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Why Republicans Have Stopped Talking About Obamacare In Campaign Ads

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"Why Republicans Have Stopped Talking About Obamacare In Campaign Ads"

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Republicans in competitive Congressional races are spending less on political ads attacking the Affordable Care Act and are shifting their attention to other, more pressing economic issues, Bloomberg News reports.

In North Carolina, for instance, anti-Obamacare ads accounted for 54 percent of all spots in April, but fell to 27 percent by July, as budget, government spending, and other concerns dominated political ads. Similar patterns bear out in Louisiana and Arkansas, where the health care reform went from dominating all of the spots in April to representing just 41 percent and 23 percent of the top five issue ads, respectively.

Pollsters attribute the shift to a multitude of factors: the emergence of other local or national concerns, voter indifference to the law, or the sense that repeal is highly improbable. But as more people gain and use their Obamacare coverage, the anti-Obamacare ads may soon give way to another reality: the law is working and benefiting the very constituents Republicans are trying to court in the 2014 election cycle. Though the effectiveness of Obamacare implementation varies across the country, a quick snapshot of the law’s progress in the aforementioned states — areas where Senate Democrats are locked in tight re-election bids — shows that the law is delivering identifiable benefits:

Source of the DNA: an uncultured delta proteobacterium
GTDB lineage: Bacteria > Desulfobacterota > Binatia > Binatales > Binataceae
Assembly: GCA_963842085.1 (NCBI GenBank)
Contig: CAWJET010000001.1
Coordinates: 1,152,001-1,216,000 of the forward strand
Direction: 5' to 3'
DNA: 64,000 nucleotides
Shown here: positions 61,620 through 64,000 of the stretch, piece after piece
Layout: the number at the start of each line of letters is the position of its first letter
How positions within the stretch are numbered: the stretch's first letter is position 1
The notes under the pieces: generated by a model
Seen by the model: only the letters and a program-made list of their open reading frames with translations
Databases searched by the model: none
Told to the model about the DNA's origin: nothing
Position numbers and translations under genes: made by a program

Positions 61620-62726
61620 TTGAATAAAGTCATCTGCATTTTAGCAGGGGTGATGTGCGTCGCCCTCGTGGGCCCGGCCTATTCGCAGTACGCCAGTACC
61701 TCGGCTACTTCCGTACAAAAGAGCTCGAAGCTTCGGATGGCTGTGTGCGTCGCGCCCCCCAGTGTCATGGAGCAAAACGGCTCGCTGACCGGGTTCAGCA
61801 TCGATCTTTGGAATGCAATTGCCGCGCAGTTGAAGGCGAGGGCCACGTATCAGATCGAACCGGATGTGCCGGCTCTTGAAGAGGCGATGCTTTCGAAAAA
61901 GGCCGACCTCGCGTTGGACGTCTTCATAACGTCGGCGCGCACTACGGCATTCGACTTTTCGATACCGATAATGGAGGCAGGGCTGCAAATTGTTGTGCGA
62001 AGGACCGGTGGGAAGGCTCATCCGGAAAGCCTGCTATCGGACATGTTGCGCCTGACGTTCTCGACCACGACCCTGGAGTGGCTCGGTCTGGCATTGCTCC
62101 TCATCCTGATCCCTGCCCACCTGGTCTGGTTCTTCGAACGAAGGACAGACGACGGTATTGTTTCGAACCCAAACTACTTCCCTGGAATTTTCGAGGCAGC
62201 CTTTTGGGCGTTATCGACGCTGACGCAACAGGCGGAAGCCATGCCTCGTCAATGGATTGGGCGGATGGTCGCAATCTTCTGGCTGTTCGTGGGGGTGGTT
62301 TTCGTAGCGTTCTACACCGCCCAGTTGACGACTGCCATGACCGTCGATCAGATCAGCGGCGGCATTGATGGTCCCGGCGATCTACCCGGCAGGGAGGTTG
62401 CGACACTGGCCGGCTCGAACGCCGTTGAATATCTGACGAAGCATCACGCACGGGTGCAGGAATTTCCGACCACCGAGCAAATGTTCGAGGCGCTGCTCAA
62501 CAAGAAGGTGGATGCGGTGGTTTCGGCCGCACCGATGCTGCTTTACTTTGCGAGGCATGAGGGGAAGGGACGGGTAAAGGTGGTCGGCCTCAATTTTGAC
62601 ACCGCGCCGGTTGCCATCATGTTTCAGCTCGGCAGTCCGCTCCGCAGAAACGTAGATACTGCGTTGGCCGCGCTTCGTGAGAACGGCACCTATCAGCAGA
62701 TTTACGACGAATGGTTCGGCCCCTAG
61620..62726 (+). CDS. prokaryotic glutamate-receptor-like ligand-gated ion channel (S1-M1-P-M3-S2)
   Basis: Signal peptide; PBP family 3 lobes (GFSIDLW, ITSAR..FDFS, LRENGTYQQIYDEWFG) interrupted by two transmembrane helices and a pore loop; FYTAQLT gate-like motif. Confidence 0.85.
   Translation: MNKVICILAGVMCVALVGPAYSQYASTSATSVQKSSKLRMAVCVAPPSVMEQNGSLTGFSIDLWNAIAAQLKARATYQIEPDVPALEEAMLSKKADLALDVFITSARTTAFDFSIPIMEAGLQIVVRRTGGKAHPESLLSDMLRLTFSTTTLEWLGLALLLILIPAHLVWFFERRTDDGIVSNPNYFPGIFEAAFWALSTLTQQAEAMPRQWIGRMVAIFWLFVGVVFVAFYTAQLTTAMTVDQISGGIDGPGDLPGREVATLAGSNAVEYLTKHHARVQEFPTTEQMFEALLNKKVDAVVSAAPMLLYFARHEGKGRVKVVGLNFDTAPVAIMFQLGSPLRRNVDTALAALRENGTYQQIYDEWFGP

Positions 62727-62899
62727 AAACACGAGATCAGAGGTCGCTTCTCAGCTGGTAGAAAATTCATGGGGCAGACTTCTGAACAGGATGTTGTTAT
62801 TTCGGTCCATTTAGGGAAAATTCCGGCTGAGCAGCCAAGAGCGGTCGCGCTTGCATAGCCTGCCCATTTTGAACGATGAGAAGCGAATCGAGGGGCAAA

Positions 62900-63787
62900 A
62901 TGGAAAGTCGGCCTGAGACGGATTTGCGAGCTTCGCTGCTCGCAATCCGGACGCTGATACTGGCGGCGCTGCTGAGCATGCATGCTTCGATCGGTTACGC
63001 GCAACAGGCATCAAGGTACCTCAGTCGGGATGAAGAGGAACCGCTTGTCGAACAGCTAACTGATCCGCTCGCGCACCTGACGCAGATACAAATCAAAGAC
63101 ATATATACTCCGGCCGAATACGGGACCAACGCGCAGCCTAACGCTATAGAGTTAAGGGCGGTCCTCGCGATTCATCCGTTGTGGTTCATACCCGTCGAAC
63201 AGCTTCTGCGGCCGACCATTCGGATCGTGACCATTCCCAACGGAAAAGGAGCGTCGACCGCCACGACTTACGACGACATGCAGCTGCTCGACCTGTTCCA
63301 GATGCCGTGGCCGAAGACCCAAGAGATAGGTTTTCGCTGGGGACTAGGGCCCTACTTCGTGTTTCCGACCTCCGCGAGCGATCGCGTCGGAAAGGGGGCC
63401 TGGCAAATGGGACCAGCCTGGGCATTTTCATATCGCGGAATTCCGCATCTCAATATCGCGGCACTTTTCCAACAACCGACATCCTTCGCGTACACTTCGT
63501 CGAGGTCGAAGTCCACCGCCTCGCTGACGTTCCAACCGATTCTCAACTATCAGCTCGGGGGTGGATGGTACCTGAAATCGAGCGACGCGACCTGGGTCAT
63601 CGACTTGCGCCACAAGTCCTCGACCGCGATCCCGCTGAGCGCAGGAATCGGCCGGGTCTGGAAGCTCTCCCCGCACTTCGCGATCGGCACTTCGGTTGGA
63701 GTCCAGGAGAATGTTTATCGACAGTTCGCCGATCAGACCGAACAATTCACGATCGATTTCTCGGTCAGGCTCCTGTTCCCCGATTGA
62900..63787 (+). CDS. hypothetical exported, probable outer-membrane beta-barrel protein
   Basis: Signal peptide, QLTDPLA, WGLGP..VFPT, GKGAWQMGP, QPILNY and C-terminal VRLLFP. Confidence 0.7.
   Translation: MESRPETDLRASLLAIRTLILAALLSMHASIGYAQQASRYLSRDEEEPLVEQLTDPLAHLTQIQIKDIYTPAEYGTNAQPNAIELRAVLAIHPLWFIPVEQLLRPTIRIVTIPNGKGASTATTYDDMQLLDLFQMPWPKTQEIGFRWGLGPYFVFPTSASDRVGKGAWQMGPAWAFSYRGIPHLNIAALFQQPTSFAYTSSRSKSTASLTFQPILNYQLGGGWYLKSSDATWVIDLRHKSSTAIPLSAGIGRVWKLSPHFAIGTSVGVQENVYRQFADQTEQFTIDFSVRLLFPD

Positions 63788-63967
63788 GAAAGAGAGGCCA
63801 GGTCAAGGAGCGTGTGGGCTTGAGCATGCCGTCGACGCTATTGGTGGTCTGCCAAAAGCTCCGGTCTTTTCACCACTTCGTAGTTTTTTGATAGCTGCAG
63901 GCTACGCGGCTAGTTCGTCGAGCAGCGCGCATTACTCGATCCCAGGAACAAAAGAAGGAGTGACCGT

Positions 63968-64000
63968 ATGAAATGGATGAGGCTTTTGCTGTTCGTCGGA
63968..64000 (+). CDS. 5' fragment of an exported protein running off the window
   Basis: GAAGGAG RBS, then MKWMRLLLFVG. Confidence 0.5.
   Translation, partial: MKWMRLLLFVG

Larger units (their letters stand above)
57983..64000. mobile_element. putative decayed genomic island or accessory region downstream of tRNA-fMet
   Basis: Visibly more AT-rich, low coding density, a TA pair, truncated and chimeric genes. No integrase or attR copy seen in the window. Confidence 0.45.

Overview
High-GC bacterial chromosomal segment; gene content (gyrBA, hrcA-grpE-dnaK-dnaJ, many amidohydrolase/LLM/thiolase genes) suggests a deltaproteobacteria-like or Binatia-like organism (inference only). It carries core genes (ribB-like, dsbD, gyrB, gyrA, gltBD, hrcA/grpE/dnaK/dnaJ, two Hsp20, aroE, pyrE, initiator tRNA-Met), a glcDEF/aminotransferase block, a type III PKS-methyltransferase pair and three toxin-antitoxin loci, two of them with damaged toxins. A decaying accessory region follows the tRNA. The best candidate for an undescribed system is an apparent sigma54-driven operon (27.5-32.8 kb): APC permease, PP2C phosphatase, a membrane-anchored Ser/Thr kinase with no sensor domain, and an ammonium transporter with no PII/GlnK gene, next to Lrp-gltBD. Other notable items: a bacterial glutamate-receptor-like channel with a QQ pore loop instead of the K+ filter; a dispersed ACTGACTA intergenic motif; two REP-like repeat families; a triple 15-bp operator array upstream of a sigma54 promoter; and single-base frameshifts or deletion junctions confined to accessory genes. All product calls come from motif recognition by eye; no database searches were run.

North Carolina

357,584 signed up for coverage the the federal exchange; 73,898 were determined to be eligible for Medicaid coverage. According to WalletHub, North Carolina’s uninsurance rate dropped by 2.96 percent from 19.64 percent to 16.68 percent.

In June, UnitedHealthcare announced that it will become the third major health insurer to sell policies in the exchange, potentially increasing choice and competition for 2015. A study of preliminary rate filings predicts an average premium increase of 10.8 percent for 2015.

Arkansas

43,446 signed up for coverage through the federal exchange; 63,465 were determined to be eligible for Medicaid coverage. According to Gallup, “the rate of people without health insurance fell from 22.5 percent in 2013 to 12.4 percent in mid-2014.”

Arkansas dominated by a single health insurer, Blue Cross Blue Shield, “creating limited competition in most parts of the state,” a Robert Wood Johnson Foundation report found. However, a study of preliminary rate filings predicts an average premium increase for 2015 of 11.7 percent.

Louisiana

101,778 Louisiana residents signed up for health insurance under the Affordable Care Act, but most of those enrollees already had coverage. According to one survey, “the percentage of uninsured in Louisiana dropped from 22.41 percent to 20.91 percent. That still leaves more than one of every five residents in the state with no insurance.”

A study of preliminary rate filings predicts an average premium increase for 2015 of 11.7 percent.

Anti-Obamacare ads may make a comeback as more states release premiums for 2015, though the initial filings have fallen short of opponents’ doomsday predictions, with some states even reporting average decreases in premiums. Should that pattern continue, health care reform may finally subside as a top political campaign issue.

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